National Opinions

Probes of destruction

WASHINGTON -- As we continue examining Supreme Court nominee Brett Kavanaugh’s high school and college life, it has been easy to forget what this was originally all about.

In a word: abortion.

Until a few weeks ago, opposition to Kavanaugh's confirmation had been driven by fear among Democrats that he, as a Catholic (ergo pro-life) swing vote on the divided Supreme Court, would single-handedly overturn Roe v. Wade. This was never a (BEG ITAL)fait accompli(END ITAL) but rather a mere presumption.

But when a credible woman materialized with a charge of high school sexual assault, who were Democrats to deny her a voice? And who are we to question -- ever -- the credibility of an alleged survivor? Not only is Kavanaugh an alleged predator but he has also been accused -- although less credibly -- of possibly being present at a party where a gang rape supposedly occurred.

And, finally, according to others, he sometimes (or often) got drunk and became belligerent.

In all my high school and college days, I never saw anyone behaving in such a fashion. You? I'm lying, of course. Many of the young-and-stupid from my youth later grew up to become high-achieving doctors, lawyers, judges, professors, athletes, presidents, CEOs, fathers, mothers -- and columnists. I don't believe in the boys-will-be-boys excuse, not remotely, but neither do I automatically believe every woman's "truth."

Sen. Mazie Hirono, D-Hawaii, said Tuesday on CNN, "That's the crux of all these allegations: His aggressive behavior when he is drunk."


I couldn't agree more -- but particularly in the context of the here and now. Does Kavanaugh get staggeringly drunk nowadays? Doubt it. Does he get aggressive and belligerent now? He was certainly rather animated last week, but wouldn't you be too if your character were suddenly scrutinized for hours in a public court?

I've interviewed more than a dozen women who have known and worked with Kavanaugh in the grown-up world. Without exception, they love and admire him as a gentleman -- compassionate, thoughtful and honest. Speaking of which, by what distortion of virtue does a man such as Sen. Richard Blumenthal, D-Conn., who lied about serving in Vietnam, get to challenge another's honesty?

I've written this before -- in a book prematurely titled "Save the Males" -- but hating men, and specifically old, white men (OWM), is both trite and counterintuitive. The justification seems connected to some sort of retributive justice combined with concerns that OWM want to restore the 1950s. (I would support this only if it meant continuous reruns of "Queen for a Day.") Meanwhile, they conveniently forget that OWM created the Constitution, the three branches of government, and the ideas of due process and the rule of law.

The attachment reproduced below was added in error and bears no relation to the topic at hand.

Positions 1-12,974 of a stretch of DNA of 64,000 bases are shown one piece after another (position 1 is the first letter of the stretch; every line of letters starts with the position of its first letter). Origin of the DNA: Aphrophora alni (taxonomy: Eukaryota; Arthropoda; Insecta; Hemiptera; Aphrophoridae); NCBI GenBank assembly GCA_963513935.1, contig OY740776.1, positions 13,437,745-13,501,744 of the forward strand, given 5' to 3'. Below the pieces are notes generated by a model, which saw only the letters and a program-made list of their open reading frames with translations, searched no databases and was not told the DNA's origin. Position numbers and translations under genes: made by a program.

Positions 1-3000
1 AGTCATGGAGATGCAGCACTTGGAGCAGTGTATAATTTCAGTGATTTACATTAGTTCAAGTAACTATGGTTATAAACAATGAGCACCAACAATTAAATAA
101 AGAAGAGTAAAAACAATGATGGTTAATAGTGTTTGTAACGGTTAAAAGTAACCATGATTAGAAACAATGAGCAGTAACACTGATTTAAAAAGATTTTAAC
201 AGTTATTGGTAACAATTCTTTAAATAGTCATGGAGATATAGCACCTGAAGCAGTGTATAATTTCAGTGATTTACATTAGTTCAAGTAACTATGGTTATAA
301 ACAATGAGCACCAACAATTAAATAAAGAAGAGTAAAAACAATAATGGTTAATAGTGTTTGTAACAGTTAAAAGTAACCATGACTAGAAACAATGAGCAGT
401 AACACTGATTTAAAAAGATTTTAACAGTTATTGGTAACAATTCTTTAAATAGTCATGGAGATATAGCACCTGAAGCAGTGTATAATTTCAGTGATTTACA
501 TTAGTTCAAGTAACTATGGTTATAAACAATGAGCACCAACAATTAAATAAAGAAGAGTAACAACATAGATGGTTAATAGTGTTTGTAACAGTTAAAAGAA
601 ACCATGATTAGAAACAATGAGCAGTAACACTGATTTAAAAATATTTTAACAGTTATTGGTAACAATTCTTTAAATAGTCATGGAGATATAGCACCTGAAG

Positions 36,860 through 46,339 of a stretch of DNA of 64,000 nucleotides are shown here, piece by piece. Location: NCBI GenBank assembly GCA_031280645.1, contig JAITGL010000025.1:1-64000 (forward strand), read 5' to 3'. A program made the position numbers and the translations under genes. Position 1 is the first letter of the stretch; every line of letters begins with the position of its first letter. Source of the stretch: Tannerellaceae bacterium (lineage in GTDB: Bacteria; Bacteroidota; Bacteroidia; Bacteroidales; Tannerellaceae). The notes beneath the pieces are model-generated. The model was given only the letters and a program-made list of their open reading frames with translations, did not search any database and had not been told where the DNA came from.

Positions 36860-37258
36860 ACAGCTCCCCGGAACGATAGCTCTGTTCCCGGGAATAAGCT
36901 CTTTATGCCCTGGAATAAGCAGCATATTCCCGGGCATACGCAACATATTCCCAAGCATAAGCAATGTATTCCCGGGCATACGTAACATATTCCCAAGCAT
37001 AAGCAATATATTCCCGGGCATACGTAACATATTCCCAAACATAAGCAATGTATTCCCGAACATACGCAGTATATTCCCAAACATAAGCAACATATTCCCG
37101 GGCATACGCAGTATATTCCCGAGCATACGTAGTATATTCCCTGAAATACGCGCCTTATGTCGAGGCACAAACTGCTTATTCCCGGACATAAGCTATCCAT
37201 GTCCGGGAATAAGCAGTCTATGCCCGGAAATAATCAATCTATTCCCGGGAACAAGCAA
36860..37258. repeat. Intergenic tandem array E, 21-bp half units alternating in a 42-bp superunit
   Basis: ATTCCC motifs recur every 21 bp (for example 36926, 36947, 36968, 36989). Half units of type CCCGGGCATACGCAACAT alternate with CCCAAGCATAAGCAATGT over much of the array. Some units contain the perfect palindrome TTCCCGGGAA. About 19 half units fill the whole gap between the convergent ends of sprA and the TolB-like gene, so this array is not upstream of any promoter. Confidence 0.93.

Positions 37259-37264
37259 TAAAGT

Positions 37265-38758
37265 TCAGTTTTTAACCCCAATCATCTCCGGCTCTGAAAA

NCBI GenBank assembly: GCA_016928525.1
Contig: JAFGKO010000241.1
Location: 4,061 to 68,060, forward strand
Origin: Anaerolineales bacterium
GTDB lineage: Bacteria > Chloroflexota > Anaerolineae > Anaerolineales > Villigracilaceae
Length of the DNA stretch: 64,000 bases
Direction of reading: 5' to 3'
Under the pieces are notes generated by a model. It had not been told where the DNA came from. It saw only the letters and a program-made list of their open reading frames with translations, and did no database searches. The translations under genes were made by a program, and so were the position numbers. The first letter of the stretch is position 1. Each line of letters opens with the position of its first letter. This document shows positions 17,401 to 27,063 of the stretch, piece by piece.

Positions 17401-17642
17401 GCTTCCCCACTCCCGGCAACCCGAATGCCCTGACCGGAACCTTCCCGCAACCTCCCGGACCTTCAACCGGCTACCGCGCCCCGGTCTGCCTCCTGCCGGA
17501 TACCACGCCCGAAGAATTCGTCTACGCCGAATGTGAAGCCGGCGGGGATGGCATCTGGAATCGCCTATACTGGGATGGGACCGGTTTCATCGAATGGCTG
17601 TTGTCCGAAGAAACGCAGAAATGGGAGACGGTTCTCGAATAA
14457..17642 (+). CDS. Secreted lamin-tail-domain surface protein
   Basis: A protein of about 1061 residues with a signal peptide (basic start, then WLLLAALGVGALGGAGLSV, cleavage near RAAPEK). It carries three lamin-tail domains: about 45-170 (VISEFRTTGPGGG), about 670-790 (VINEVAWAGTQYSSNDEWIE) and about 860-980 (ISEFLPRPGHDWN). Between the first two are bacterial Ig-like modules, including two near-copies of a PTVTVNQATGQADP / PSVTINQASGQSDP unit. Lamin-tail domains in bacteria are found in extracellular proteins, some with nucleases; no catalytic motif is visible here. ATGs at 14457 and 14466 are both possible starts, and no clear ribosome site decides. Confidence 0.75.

Americans shouldn't suffer from the delusion that the attempted ruin of Kavanaugh, his career and family has solely to do with Christine Blasey Ford. And the fact that she sincerely believes what she remembers does not without evidence diminish Kavanaugh's sincere denial of wrongdoing.

As for Kavanaugh's views on abortion, it is also possible to believe in something in one's personal life but also believe in settled law. Just as President John F. Kennedy, a Catholic, said that he didn't take orders from the Vatican, Kavanaugh may feel the same. On a personal note, although I would try to dissuade a woman from aborting her baby, I strenuously oppose state involvement in an individual's corporal autonomy. A government that can force a woman to have a child can also force her to abort her fetus, as China has done.

Kavanaugh may have been a rowdy, at times unruly, youth. But barring future evidence to the contrary, this doesn’t make him a sexual predator. Nor does it negate three decades of good citizenship as a husband, father, judge, coach. If we can’t judge a man or woman by his or her entire life’s record, then we have no business judging at all.

Kathleen Parker

Kathleen Parker writes a twice-weekly column on politics and culture for the Washington Post. In 2010, she received the Pulitzer Prize for Commentary for “her perceptive, often witty columns on an array of political and moral issues, gracefully sharing the experiences and values that lead her to unpredictable conclusions.”